Key Point: We need to be balanced so we learn from BOTH success and failures. Any one reading my blog knows that I am, by all accounts, closer to the end than the beginning of my career. Yet I genuinely feel that every stage of one’s work journey is a huge opportunity for personal growth. I’m learning as much or more about myself than ever. However, the reality is that practice time is practically shorter, later on in life. Learn from me… Make sure you are balanced. In this regard and in the spirit of total transparency, the following is feedback from world-class psychologists who recently assessed my leadership strengths and development opportunities.
“Lorne is an expert strength based developer… [He] needs to help others discuss and grow from downsides… He should do the same in his own development”… “[He should put] more focus on what he and others can learn from frustration and failure.”
At first, it is hard for me to not just want to discount this feedback. After all what do these psychologists really know after a battery of tests, interviews and lots of 360 degree feedback from peers, direct reports and others…? Well, the truth is that they know a lot and are very practiced at discovering insights. It is important for me to accept and learn from this feedback.
The fact is that I DO have a propensity to focus more on people’s strengths and to optimize their contribution accordingly. As the psychologists point out, this is a real strength and I’m proud of this capability. Most of us have core strengths and a tendency to rely on these skills and attributes. As an example, most who have worked with me, know that I will never be really quantitatively gifted; although people will be surprised if they think I do everything by the seat of my pants too. I know that about myself and therefore surround myself with quantitative geniuses to help me out. This adds balance to my overall capability.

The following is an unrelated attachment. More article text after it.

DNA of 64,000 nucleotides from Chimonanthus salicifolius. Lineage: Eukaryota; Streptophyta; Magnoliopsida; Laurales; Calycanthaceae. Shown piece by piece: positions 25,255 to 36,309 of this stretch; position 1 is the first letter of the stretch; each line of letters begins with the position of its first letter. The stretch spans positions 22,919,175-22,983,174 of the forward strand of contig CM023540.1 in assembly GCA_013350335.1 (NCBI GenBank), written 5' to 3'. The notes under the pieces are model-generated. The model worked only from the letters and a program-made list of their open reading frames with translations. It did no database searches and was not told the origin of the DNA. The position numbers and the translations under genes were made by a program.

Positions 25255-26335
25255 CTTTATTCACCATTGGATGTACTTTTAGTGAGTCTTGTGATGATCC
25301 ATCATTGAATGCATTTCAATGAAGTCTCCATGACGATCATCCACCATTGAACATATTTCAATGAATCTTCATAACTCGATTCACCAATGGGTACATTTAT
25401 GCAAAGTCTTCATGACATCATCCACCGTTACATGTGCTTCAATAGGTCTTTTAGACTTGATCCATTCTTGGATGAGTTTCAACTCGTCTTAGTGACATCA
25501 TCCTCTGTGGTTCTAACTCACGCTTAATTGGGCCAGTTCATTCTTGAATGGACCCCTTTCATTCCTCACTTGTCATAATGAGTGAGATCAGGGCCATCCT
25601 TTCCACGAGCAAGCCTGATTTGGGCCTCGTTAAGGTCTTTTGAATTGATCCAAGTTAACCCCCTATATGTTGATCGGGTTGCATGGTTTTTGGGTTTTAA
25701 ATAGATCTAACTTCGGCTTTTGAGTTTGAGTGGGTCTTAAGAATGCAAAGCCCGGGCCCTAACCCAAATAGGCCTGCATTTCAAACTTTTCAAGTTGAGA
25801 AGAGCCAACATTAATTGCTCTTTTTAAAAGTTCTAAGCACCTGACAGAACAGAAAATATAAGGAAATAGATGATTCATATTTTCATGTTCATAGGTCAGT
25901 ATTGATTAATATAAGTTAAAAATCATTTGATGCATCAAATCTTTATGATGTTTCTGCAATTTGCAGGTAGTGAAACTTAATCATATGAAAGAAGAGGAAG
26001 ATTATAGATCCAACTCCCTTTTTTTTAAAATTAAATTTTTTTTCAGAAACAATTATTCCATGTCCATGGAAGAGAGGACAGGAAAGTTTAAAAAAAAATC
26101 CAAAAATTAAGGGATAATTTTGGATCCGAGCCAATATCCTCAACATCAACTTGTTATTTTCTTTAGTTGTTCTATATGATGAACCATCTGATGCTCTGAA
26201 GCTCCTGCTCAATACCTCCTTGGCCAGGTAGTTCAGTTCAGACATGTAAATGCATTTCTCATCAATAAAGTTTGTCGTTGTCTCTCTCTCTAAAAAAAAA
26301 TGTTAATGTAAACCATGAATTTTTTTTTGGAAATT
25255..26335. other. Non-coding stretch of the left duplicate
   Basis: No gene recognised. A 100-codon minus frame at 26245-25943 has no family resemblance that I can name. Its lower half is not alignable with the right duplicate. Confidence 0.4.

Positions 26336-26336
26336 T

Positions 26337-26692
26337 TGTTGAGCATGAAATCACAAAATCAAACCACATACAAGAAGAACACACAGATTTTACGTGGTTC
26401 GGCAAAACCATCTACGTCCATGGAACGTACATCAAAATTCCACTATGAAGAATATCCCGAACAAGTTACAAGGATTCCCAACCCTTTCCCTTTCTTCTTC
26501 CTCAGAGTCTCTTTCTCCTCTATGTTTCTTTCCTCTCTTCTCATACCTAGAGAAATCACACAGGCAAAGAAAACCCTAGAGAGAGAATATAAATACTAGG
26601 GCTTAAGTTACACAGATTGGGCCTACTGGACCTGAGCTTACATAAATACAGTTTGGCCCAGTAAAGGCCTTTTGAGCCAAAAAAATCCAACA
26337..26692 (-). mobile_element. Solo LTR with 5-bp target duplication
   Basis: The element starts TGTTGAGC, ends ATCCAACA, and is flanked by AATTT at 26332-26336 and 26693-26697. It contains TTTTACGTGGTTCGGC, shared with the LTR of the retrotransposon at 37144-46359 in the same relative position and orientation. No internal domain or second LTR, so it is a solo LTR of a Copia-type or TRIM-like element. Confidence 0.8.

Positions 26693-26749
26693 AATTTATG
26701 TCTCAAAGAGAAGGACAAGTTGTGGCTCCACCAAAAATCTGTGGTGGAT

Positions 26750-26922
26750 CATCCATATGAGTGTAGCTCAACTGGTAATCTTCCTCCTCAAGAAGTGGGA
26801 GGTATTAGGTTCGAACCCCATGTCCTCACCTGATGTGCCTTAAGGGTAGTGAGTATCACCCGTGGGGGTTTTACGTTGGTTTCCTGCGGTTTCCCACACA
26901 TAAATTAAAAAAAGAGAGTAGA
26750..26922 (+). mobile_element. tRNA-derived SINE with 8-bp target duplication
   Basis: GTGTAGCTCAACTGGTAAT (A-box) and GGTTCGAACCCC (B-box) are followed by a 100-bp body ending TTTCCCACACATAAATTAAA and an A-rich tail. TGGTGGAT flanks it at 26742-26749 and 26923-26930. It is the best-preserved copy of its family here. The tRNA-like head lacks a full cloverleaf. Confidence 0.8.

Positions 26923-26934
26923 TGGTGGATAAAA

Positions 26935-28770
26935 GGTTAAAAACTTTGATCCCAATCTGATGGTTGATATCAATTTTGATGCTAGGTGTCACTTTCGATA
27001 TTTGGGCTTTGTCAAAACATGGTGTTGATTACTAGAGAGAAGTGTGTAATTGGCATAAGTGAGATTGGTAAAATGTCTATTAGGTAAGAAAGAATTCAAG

Over the years I have occasionally found myself in territory I have been through before. My reaction is, “Do I need to learn this again?” Apparently so. How about you? Do you find yourself repeating past failures, frustrations or mistakes? Think about the following:
- Become known as an expert based strength developer. It will take you and others a long way down the success road. Additionally do No. 2 below!
- Be tenacious and very rigorous about what you can learn from frustration and failure. Sometimes it is compelling to skip this and move on. Unfortunately this contributes to the worst of déjà vu or Groundhog Day. We really need to reflect and learn from the failures of others and our own. How and what do you really learn from failure? Are you confident you will avoid repeating the same mistakes, disappointments and frustrations in the future?
- Document and write out your “war stories.” See my last blog. The act of writing and reflection will pull out themes and insights from your failures. Always ask for feedback from people that care about you and your progress. Hopefully they have the courage to help you identify blind spots.
- Self-awareness and development never ends. I like to tell the story about Pablo Casals, the world famous cellist who practiced three hours a day well into his 90’s. When a neighbor asked Pablo why, at his age, he did this, his comment was, “maybe one day I’ll get it right.”
Learning from failures in The Triangle,
Key Point: Each of us ultimately stand for some things. When we act on our beliefs, we begin to write our individual narrative or story. This includes our personal mission, purpose, values and essence of being. Even if we are not conscious of one, we’ve all been living and writing an implicit narrative. However, we have to be very self-aware and present or this narrative can be deceptively hard to identify.
There is a reliable method to narrative discovery. Block out time to write down “war stories” – the anecdotes that best capture experiences, successes, failures, and our views of the world. These recollections often contain the kernels or themes of what matters most to us. By looking at the stories we tell, to ourselves and about ourselves, we begin to see patterns and shapes.
I have introduced a concept (with the help of many) for developing and capturing personal narratives in the company I’m Chief People Officer at. My belief is that by recording stories and anecdotes, people will accelerate their personal learning. Perhaps as importantly, they will begin to harness their unique voice or narrative. This application will help them discover common themes that will provide a distinct personal platform of contribution… Maybe even a legacy. I haven’t used the term narrative but the onboarding at our corporation is, “The Story Begins.” What’s your story?